Experienced Easement Attorneys
Most land-use disputes arise in regards to recent changes made to a property, such as new construction projects or the sale of a parcel of land. However, some disputes are decades in the making. In particular, property easements and rights-of-way agreements established long ago may come as a surprise for new property owners. These law-protected rights can remain attached to a property through several acquisitions, which is why it’s important for both real estate dealers and buyers to keep track of their property’s easement information.
For assistance drafting, reviewing, and disputing easement agreements, including rights-of-way, contact our real estate law firm in Asheville, NC, for a free case consultation.
What Is An Easement?
An easement is a legal right to use someone else’s property for a designated purpose. For example, a utility company may hold an easement to install and maintain water piping under your property. Easements do not grant any ownership rights to their beneficiaries. Instead, beneficiaries are only allowed to use the property as specified in the agreement.
Property owners may not interfere with the purpose of an easement. For example, if a beneficiary electric company has wires strung across your yard, you can not take them down or block the workers’ path. Violators may be held liable for damages to the easement holder. Conversely, easement holders may not place an unreasonable burden on the property owner.
Locating Easement Information
Easement information can be found on the property deed or in the closing paperwork provided by the realtor. Property owners may obtain a copy of the property deed from the county records office. If you have trouble accessing these documents, contact a real estate attorney to help you find easement information for your property.
Easements Vs. Rights-Of-Way
Rights-of-way are a type of easement that allows certain non-owners to travel or pass through a property. These easements may be public or private, depending on the location of the property. The most common example of private property under a public right-of-way is a road or path that leads to a public area, such as a park or public beach.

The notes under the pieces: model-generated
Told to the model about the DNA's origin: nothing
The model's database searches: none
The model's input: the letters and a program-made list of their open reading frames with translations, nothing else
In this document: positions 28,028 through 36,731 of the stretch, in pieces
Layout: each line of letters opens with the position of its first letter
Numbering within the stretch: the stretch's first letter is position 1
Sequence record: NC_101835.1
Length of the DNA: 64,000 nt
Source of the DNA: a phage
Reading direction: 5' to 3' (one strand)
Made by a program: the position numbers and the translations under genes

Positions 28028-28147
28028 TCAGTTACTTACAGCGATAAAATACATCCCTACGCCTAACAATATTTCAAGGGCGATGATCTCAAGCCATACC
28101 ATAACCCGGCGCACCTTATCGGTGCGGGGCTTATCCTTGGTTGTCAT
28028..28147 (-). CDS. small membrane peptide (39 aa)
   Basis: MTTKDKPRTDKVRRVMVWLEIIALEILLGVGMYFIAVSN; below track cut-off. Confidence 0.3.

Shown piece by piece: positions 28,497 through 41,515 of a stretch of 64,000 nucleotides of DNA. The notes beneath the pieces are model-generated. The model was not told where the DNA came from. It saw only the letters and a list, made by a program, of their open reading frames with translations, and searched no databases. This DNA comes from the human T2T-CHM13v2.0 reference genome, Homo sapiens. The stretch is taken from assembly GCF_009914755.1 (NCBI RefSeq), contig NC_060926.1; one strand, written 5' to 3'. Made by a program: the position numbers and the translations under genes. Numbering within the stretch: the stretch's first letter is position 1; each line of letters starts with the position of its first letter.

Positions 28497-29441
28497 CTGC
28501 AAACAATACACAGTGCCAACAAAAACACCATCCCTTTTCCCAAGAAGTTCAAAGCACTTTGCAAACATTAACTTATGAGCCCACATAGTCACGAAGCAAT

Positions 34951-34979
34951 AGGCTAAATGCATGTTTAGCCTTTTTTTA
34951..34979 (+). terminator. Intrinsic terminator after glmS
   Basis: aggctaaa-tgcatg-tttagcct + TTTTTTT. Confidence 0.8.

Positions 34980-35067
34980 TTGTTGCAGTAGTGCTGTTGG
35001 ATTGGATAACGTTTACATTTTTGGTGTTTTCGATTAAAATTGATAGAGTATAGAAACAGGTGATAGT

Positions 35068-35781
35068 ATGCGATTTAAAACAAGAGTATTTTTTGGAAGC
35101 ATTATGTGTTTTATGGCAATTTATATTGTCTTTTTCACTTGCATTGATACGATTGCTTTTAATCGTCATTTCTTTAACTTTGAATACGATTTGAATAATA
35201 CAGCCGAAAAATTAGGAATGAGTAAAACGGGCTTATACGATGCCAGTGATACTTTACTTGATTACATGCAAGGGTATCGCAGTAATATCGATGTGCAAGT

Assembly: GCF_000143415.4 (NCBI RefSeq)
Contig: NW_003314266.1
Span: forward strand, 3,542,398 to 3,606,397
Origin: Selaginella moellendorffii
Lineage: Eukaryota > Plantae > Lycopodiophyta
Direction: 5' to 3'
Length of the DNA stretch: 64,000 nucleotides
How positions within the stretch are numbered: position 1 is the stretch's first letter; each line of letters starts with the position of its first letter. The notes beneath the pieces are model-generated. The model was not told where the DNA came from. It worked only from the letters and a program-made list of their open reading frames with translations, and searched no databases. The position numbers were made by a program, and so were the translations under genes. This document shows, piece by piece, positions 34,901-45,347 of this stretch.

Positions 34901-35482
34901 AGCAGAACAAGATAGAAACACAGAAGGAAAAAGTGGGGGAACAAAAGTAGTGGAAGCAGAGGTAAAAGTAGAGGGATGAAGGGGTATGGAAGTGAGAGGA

Types Of Easements
There are two main types of easements, depending on the beneficiary. Easements that benefit a particular piece of land are referred to as appurtenant easements. This type of easement is common among neighbors who need to cross each others’ property to access public space. On the other hand, gross easements benefit a particular person or entity, such as a utility company. Easements may also be classified according to their purpose, which may include any of the following.
- Utility easements: These are the most common kind of easement. They provide a utility company or a city with access to areas of a property, such as utility corridors and sewer lines. The existence of these easements is unlikely to affect property owners.
- Private easements: Property owners may also award or sell an easement voluntarily. For example, some property owners pay for a private sewer easement to build a pipe under someone else’s property.
- Easements by necessity: In cases when it’s absolutely necessary to cross someone’s land, the court may grant someone an easement by necessity. This is certainly the case when someone needs to pass through someone else’s property to access their own.
- Prescriptive easements: These are property interests acquired through a party’s unauthorized use of another’s property for a certain period of time. Most easement disputes are related to this type of easement.
How Can A Real Estate Lawyer Help Me?
Our real estate lawyers can help you draft, review, and dispute easement and right-of-way agreements following the latest federal and statuary regulations. Doing so can help you prevent more complicated and expensive issues down the road. In the event you become involved in an easement-related dispute, we can also represent you during negotiations and in court.
The law regarding easements can be complicated by factors such as the property’s history, neighborhood, and value, which can make remediating a land-use dispute all the more difficult for property owners. To ensure all easements on your property are accounted for and out of your way, seek professional legal counsel from a reputable real estate law firm.
Real Estate Attorneys In Asheville, NC
If you become involved in a dispute over an easement or you feel someone is illegally trespassing on your property, don’t wait to take action. Contact the real estate lawyers with Goosmann Rose Colvard & Cramer, P.A. for reliable and personalized legal counsel and representation in all matters regarding real estate transactions and documentation, including property easement and rights-of-way agreements.